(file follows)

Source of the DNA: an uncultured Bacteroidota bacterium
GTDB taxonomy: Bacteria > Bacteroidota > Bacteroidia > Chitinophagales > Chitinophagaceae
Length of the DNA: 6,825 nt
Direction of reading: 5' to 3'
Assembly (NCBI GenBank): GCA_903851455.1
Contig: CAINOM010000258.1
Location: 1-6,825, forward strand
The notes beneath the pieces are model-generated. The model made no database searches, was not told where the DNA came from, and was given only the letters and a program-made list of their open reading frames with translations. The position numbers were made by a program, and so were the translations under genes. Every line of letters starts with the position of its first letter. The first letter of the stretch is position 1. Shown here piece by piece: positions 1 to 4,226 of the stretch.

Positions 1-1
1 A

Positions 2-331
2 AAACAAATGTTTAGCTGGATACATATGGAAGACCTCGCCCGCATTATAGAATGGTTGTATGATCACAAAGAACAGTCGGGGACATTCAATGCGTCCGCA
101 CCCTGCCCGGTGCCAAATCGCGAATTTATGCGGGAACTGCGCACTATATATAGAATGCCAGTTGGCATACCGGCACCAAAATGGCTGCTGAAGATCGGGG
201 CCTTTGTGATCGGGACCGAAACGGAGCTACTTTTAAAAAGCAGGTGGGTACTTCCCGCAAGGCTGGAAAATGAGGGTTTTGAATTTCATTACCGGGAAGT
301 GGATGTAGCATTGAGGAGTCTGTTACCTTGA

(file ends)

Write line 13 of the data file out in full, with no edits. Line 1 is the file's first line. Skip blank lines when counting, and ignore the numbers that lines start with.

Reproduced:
101 CCCTGCCCGGTGCCAAATCGCGAATTTATGCGGGAACTGCGCACTATATATAGAATGCCAGTTGGCATACCGGCACCAAAATGGCTGCTGAAGATCGGGG